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1) Dates and times your service was 'down' or 'very slow' and related information such as the weather and outside temperature, if the problem seems to coincide with heavy wind, rain, heat or any other weather condition. If your cable service comes through underground lines, it can also be useful to know if there have been any changes in your neighborhood with landscaping, other utilities, road work, new development, etc.
2) Some questions that are useful to know the answers to are:
3.B) To run a ping test, first determine the IP address of your default gateway. On windows PCs, this is done by typing 'winipcfg' or 'ipconfig' at a command prompt. Then follow it with the command:
ping #.#.#.# -n 250
(where the series of #.#.#.# is a representation of the numbers of your default gateway). If your average ping time after running 250 pings is less than 30ms, you don't have a problem in this regard. If your average ping time is higher than 30ms or your packet loss is greater than 2%, be sure to note the information in section 1) above.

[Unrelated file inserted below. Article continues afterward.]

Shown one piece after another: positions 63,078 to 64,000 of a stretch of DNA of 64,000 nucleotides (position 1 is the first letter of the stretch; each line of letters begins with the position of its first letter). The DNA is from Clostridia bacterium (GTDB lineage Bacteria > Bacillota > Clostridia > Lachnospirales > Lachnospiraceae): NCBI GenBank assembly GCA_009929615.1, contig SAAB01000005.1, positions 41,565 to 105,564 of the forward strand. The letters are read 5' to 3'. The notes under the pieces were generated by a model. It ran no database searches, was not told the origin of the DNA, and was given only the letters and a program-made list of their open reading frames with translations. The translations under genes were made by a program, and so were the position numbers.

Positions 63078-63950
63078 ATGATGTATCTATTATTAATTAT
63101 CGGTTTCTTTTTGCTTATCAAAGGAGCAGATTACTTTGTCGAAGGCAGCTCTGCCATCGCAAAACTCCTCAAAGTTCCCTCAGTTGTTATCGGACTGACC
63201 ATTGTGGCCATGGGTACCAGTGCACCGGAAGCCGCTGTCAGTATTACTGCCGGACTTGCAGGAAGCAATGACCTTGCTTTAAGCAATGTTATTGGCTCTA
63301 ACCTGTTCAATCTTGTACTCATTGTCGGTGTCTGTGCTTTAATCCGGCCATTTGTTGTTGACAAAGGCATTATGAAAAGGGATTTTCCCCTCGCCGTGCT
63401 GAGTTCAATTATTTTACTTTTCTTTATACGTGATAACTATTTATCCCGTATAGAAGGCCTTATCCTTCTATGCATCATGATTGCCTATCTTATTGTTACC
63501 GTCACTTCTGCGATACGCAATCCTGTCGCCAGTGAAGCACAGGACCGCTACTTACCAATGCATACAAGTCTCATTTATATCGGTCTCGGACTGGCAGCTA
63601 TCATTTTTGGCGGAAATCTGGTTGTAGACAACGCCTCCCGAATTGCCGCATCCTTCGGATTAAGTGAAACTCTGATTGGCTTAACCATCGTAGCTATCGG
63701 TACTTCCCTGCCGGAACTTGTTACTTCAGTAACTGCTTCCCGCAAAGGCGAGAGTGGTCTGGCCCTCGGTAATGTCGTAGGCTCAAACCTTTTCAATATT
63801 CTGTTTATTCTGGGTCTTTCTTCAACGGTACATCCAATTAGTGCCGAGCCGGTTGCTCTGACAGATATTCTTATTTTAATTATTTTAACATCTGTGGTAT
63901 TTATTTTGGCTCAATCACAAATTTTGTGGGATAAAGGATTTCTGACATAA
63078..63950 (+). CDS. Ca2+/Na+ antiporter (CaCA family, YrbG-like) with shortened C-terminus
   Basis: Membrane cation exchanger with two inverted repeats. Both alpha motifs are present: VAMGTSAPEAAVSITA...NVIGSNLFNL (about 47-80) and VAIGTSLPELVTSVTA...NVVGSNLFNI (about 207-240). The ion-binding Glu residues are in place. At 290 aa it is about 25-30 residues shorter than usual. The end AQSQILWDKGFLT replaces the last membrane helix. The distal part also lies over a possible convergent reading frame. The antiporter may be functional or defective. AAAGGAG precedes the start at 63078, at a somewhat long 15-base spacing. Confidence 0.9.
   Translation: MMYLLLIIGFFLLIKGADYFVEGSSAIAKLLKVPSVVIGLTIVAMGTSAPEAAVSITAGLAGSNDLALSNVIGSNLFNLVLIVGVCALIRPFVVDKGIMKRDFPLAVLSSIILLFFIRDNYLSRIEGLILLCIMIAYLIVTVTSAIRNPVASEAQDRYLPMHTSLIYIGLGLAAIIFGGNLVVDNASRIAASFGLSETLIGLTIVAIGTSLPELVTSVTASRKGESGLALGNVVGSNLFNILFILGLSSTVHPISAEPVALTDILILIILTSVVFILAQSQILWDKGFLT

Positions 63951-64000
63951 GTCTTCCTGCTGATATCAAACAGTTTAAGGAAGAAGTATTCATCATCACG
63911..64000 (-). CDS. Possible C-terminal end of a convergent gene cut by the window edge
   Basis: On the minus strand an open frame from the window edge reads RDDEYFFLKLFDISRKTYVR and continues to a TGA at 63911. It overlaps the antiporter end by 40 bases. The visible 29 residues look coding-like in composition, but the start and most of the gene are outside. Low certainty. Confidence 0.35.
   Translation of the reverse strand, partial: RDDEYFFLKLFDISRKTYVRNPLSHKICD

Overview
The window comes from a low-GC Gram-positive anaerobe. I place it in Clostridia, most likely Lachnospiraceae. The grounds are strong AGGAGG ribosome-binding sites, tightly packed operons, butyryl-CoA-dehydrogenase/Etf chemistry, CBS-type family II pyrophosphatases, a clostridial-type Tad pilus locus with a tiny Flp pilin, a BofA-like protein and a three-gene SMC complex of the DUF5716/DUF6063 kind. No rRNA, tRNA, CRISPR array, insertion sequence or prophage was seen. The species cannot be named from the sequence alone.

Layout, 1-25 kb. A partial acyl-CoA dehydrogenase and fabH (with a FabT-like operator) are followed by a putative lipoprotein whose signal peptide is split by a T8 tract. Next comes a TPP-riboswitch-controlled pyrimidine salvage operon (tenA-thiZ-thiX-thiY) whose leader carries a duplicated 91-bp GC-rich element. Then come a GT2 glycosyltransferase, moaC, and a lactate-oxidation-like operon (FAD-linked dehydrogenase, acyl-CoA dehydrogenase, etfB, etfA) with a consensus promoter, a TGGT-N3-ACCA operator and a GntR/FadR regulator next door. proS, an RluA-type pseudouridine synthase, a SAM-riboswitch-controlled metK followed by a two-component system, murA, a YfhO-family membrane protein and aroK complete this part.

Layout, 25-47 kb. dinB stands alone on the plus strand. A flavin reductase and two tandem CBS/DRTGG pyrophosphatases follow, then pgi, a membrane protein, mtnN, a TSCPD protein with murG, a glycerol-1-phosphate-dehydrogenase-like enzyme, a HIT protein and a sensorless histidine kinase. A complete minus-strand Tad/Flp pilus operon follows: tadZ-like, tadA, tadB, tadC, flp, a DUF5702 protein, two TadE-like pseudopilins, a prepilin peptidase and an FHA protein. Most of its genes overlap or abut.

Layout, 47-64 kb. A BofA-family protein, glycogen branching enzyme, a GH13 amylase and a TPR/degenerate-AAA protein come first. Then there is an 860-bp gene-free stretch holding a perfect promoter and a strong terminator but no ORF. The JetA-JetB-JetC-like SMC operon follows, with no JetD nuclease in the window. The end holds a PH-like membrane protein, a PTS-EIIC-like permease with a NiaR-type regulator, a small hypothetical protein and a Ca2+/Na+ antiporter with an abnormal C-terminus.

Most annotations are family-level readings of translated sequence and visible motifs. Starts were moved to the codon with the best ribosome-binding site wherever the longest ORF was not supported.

3.C) To run a trace route on Windows PCs, open a command prompt and type:
(where the www.sitename.com part is a representation of any internet site). If you notice timeouts or very high ping times (see above for indications of high ping times) en route to the web site, contact your service provider to find out if they have jurisdiction over the suspect server. If they do, your information could be used to aid technicians in diagnosing a problem. If it isn't one of your service provider's servers, there is nothing that they can do for you. If you get a message something like "Unable to resolve..." then either: the site simply doesn't exist/is currently down, or your TCP/IP configuration, NIC, and/or operating system may have some configuration problems.
*This FAQ is based on user knowledge from a volunteer core of BroadbandReports' members. This FAQ in no way constitutes official information from Comcast or any of its affiliates.